Throughout the COVID-19 pandemic, businesses have been forced to make dramatic changes to daily operations. In the past year, 88% of organizations around the globe either required or encouraged employees to work remotely. Among this group, 66% of them believe remote work will become the norm going forward. In a society still facing the lingering issue of pay inequity, how will staying remote affect employee’s paychecks? While telework may be a blessing in some respects, it isn’t the cure needed for persisting wage gaps based on race and gender.
Will Telework Fill The Wage Gap?
With regards to the gender and racial wage gap, the wage people hear about most often, teleworking paints a less than rosy picture. It is possible that the shift to permanent remote work may decrease the hiring and management biases that affect women and minorities. As it stands today, unfortunately, women in remote positions are still paid less than their male peers. Furthermore, women and racial minorities are less likely to have the option of working remotely for their jobs, meaning they can’t capitalize on the cost savings for which remote work allows.
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What cost savings arise from remote work? For businesses, there’s less need to own/rent as large an office or provide as much overhead. As for employees, they don’t have to commute to work or, as a result, live so close to the office. For these reasons, both businesses and employees are relocating from expensive areas like the California Bay Area to places with more affordable living costs and (for companies) more favorable business regulation, like Texas. Even before the pandemic, several tech companies had already made the decision to move to the Lone Star state.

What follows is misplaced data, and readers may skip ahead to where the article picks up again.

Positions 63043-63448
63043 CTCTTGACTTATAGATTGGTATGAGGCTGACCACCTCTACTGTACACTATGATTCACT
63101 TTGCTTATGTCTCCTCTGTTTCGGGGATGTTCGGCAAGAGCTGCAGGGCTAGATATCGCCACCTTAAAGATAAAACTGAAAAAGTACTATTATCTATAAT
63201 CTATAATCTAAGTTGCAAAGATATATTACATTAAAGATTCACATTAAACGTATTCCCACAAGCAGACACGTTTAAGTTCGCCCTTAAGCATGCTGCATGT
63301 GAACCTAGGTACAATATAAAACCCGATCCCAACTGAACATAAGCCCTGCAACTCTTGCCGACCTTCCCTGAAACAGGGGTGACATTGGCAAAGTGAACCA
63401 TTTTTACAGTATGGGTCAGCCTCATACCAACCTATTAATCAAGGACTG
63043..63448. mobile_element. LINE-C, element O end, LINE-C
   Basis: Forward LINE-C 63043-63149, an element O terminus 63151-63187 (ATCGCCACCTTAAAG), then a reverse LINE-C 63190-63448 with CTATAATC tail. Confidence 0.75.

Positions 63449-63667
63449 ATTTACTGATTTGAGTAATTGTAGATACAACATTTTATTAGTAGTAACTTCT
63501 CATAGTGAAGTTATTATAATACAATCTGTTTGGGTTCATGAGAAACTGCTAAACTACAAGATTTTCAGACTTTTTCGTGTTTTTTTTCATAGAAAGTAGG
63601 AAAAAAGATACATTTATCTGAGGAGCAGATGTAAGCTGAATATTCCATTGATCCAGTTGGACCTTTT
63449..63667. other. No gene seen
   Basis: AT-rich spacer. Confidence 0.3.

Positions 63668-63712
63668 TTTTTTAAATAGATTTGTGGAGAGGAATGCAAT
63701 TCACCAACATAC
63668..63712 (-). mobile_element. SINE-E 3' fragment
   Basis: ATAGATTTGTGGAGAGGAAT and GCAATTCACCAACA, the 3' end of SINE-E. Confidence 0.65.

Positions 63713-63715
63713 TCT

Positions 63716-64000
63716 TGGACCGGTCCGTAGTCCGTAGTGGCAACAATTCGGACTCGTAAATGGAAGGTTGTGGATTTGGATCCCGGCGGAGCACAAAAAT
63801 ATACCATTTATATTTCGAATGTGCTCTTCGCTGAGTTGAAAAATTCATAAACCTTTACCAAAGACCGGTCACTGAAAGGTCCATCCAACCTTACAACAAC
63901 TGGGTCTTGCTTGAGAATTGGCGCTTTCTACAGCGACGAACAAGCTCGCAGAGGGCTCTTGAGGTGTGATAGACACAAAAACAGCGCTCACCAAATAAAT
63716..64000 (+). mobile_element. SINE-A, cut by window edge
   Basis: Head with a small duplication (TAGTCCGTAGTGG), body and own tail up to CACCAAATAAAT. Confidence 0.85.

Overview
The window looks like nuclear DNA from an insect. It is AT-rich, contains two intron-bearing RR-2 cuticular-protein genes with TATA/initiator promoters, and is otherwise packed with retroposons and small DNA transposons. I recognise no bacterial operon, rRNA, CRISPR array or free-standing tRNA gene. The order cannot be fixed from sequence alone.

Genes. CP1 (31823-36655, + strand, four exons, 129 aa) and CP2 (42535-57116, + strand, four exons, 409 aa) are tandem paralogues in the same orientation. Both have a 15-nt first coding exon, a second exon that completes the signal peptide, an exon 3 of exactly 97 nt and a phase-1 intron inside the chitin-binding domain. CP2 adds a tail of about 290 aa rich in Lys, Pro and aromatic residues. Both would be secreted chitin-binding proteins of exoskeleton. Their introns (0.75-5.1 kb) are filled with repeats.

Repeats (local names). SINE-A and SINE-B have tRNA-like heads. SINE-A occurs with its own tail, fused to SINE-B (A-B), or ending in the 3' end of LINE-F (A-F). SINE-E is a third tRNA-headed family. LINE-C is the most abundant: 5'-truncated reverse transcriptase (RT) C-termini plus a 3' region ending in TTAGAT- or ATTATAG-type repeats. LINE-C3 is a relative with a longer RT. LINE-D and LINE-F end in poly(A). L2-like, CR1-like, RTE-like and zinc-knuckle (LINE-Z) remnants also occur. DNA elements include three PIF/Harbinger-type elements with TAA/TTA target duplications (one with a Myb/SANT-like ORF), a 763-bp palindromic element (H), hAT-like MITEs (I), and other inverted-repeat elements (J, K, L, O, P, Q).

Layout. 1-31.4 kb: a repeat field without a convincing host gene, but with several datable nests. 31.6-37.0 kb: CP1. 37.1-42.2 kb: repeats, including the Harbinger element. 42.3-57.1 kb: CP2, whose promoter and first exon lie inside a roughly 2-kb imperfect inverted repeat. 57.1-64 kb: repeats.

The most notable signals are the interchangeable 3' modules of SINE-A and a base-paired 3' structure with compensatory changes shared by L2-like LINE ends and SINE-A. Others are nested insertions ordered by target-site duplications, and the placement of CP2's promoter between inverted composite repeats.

The Opportunities Presented By Remote Work
For workers specifically, tens of millions of Americans may relocate due to the opportunities presented by remote work, fleeing the metropolis in favor of towns hours away from their employer’s office. Though relocation may be followed by a pay cut in some cases, the decrease in living and commuting costs still mean American workers come out ahead. Affordable housing alone is an attractive perk.
Location-based differences in pay is a form of wage gap. However, this wage gap is one that may include benefits for everyone. An individual American worker can save between $2,500 and $4,000 a year thanks to the costs they avoid by teleworking. Employers of the United States as a whole could save $30 billion a day.